Because the diet isn’t as restrictive as a traditional vegan or vegetarian diet, it may be simpler to stick with — hence its No. 2 ranking in U.S. News & World Report’s Easiest Diets to Follow category. Because you’ll be eating meat some of the time, you may also be at a lower risk of the aforementioned nutrient deficiencies that vegetarians and vegans may face.
Between military moves and following her husband's career all over the world Wendy Jo racked up a lot of time working with children and adults across the spectrum from populations with special needs to elite athletes. Although her passion for culinary nutrition and reaching optimal wellness through the foods we eat is what stands out most when speaking to Wendy Jo. Wendy Jo has spent time in the classroom, in an office, at a hospital, behind a computer, and on a stage dishing out the latest and greatest on nutrition science. Her enthusiasm regarding food as medicine is infectious. As a masters level dietitian she has been trained to challenge the norm, search the science, and move forward with an evidence-based approach. She is the co-author of the Mediterranean Diet Cookbook For Dummies 1st & 2nd editions, Born To Eat: Whole, healthy foods from baby's first bite, and Adrenal Fatigue For Dummies. Her mantra an edible approach to a life worth tasting, goes hand-in-hand with her approach and beliefs about feeding her family, working with clients and developing recipes. Wendy Jo savors every second helping others to slow down and savor life too.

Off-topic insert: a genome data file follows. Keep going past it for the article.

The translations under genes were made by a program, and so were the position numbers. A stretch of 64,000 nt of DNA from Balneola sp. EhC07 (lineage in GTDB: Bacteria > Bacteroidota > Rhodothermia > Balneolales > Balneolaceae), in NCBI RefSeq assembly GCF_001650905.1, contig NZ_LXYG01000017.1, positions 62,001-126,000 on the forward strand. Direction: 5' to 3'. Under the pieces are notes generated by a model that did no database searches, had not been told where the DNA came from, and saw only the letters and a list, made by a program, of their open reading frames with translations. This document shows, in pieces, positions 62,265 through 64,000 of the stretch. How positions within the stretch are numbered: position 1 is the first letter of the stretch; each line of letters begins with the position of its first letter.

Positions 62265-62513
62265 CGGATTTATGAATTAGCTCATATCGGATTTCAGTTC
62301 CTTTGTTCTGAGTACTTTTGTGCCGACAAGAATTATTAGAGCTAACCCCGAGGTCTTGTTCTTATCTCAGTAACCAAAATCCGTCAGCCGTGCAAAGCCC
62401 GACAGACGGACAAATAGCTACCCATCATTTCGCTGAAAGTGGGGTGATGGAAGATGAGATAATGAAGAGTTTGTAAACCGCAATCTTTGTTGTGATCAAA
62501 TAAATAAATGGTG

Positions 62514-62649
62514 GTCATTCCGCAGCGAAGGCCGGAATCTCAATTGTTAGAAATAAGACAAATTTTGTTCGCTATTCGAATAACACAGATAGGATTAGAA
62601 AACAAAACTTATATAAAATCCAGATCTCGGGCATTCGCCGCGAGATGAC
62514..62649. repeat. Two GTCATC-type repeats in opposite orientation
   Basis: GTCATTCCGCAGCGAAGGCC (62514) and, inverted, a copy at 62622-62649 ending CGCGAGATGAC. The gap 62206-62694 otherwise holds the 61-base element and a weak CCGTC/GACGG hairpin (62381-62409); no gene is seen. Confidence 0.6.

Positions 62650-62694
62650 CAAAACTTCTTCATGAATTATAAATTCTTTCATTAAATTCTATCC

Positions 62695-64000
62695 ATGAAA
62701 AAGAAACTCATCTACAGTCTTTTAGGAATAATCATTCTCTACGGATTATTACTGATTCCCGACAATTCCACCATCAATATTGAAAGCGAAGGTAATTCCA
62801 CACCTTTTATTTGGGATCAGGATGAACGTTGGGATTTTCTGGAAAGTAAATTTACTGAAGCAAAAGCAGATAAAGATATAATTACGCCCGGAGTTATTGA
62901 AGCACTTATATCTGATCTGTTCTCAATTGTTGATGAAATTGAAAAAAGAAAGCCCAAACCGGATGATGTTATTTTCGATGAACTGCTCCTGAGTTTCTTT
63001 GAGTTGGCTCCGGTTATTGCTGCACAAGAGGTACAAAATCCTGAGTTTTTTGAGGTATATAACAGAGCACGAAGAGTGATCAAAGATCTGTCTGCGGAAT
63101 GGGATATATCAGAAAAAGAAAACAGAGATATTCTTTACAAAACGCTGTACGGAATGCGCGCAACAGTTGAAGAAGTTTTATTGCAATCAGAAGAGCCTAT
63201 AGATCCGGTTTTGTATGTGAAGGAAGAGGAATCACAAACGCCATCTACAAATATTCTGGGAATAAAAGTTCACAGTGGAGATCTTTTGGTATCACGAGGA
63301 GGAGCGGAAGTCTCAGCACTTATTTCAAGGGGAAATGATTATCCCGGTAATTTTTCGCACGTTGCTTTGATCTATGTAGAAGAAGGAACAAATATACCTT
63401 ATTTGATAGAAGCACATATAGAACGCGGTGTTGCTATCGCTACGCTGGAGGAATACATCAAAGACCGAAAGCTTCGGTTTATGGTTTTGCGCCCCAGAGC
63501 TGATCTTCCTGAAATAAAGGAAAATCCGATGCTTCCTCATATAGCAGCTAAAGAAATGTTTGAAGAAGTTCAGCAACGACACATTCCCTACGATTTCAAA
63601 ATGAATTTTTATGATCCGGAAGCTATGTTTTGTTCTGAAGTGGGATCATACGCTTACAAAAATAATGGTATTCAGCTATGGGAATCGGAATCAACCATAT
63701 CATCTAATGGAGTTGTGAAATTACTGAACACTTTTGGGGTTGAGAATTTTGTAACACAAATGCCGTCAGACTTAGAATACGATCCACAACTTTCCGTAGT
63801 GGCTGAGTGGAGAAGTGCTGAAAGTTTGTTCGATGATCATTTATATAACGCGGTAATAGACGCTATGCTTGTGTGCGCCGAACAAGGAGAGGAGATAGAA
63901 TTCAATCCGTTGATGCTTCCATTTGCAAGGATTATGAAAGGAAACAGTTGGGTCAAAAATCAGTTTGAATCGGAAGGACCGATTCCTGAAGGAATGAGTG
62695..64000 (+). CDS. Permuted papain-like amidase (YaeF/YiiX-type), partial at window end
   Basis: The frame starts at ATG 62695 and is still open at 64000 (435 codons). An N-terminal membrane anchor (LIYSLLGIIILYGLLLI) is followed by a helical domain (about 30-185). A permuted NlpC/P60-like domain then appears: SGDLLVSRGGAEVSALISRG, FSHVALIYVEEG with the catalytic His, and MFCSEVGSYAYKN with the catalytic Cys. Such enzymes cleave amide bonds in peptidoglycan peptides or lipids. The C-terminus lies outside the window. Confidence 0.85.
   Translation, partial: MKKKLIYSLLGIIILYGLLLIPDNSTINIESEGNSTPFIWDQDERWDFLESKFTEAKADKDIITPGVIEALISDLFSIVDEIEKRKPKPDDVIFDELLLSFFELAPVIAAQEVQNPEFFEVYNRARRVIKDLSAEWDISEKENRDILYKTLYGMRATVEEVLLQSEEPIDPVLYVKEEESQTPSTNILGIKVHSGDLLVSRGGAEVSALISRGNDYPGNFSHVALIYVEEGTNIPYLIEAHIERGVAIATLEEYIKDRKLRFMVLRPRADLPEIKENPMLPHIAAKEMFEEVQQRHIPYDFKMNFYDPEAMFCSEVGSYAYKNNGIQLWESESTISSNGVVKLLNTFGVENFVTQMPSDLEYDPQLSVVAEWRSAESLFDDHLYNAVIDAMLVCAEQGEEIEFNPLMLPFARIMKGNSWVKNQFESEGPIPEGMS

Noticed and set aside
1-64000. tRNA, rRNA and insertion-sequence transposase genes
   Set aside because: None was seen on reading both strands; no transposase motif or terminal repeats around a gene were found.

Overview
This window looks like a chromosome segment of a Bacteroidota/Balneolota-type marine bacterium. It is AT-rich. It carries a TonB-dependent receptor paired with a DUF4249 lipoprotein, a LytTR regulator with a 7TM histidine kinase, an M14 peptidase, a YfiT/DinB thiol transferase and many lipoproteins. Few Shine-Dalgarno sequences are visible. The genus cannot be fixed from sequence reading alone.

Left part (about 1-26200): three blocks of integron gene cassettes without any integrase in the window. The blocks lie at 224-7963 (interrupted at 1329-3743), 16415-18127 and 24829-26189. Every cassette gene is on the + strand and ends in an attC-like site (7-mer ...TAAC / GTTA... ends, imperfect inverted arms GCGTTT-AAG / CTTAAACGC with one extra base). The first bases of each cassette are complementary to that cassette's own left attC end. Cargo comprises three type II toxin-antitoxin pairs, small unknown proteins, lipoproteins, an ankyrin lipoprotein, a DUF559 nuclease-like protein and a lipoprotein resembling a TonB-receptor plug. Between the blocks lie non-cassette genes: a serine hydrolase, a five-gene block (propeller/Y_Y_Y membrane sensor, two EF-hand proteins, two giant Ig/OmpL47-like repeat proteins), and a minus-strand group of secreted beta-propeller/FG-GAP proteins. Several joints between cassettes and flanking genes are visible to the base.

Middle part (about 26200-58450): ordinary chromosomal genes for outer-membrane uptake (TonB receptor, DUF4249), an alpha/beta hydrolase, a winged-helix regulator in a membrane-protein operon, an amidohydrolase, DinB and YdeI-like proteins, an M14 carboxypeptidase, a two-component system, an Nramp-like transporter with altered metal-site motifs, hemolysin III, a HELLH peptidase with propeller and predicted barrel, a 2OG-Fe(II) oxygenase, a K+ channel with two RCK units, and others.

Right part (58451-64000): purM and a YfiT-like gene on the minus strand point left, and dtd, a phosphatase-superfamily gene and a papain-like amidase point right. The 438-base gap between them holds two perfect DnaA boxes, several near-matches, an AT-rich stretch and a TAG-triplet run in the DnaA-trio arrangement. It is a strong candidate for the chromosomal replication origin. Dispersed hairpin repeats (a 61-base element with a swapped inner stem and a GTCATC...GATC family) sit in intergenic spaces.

You can blame biology for your sweet tooth. We’re hardwired to have a preference for sweets, and this drive is universal and begins early on, according to research on the subject. Sugar makes food taste good, so food companies add it to everything from breads to soups to salad dressings to cereals, yogurts and more. This adds up to way too much sugar!